– by Joseph Jammer Medina

Try as they might, the Star Wars franchise can’t seem to work their Jedi Mind Tricks on China. While Star Wars: The Force Awakens had an admirable performance of around $124 million back in 2015, Rogue One: A Star Wars Story’s $69 million performance hinted at a downward trajectory for the franchise in the territory.

Star Wars: The Last Jedi was already off to a terrible start in its first weekend, only taking $28 million in its opening weekend (which didn’t even match Rogue One’s $30 million opening. Then, in its second weekend, The Last Jedi was pulled from 92 percent of theaters, making way for plenty of homegrown efforts from China. This resulted in its second weekend plummeting to $2.4 million.

RELATED – Star Wars: [SPOILER]’s Death Allowed For Paradigm Shift In The Last Jedi

Now, it sounds like the country has given up on The Last Jedi altogether. Jimmy Wu, chairman of nationwide Chinese cinema chain Lumiere Pavilions, has revealed to THR that the film is completely gone from theaters:

The Last Jedi has already been completely pulled from cinemas here. It’s performed much worse than we could have expected.”

What’s the problem? Well, China never really got the original films were never really released wide, and as a result, there is very little connection viewers have with the material. Plus, with each film leaning heavier on its legacy, it certainly doesn’t help its accessibility.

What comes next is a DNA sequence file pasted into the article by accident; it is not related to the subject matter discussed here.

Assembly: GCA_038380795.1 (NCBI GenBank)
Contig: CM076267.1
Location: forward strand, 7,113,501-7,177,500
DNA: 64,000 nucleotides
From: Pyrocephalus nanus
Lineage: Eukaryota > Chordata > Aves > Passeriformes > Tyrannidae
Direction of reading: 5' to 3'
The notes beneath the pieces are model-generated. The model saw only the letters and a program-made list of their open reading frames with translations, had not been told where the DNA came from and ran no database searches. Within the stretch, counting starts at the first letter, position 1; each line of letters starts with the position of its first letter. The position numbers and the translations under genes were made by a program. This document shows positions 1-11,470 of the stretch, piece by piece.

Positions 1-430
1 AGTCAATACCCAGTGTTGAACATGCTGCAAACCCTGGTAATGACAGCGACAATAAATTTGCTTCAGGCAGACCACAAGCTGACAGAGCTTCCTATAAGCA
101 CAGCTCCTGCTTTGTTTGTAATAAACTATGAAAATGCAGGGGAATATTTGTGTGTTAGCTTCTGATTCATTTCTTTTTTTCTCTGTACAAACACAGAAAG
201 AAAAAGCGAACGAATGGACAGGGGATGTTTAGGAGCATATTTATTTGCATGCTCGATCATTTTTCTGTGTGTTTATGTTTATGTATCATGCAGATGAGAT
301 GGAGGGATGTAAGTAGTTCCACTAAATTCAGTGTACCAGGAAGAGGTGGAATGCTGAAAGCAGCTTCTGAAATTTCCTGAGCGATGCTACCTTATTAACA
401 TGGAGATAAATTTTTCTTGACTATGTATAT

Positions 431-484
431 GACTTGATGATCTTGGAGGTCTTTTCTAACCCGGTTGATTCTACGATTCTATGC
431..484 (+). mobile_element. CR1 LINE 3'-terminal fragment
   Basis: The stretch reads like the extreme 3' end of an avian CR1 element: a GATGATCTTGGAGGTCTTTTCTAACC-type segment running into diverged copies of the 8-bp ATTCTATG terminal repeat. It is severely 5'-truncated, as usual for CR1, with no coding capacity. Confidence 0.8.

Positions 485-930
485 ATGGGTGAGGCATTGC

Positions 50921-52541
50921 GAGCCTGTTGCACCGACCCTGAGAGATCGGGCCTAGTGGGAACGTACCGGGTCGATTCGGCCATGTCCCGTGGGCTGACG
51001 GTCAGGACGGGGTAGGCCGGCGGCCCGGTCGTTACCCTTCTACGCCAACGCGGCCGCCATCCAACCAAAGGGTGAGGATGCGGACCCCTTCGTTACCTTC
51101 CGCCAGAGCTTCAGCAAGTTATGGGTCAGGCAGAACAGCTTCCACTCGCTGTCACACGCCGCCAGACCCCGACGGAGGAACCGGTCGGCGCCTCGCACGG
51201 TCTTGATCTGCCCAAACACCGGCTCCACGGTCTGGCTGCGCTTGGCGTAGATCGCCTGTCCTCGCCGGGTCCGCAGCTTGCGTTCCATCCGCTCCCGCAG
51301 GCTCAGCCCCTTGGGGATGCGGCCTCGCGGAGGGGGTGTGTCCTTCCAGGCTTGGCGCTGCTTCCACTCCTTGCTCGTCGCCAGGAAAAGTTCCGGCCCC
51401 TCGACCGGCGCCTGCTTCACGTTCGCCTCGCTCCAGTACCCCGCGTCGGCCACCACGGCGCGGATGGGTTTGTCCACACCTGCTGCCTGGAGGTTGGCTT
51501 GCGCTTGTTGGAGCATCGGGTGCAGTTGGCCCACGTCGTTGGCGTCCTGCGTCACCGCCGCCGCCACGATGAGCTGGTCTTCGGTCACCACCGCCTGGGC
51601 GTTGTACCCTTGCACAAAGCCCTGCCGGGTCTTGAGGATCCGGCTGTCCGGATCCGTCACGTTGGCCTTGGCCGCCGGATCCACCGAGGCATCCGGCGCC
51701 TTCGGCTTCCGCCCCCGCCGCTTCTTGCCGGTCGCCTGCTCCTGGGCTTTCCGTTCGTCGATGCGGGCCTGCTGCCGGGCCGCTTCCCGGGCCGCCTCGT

Star Wars has no legacy here,” Wu told the outlet. “It will require something fresh to win back the Chinese audience.”

Sadly, it’s becoming more and more obvious that if Hollywood wants to have big success in China, they’ll have to cater specific projects to that demographic. Though the big question is whether or not some sensibilities will carry over to America as well.

Don’t forget to share this post on your Facebook wall and with your Twitter followers! Just hit the buttons on the top of this page.


Joseph Jammer Medina is an author, podcaster, and editor-in-chief of LRM. A graduate of Chapman University's Dodge College of Film and Television, Jammer's always had a craving for stories. From movies, television, and web content to books, anime, and manga, he's always been something of a story junkie.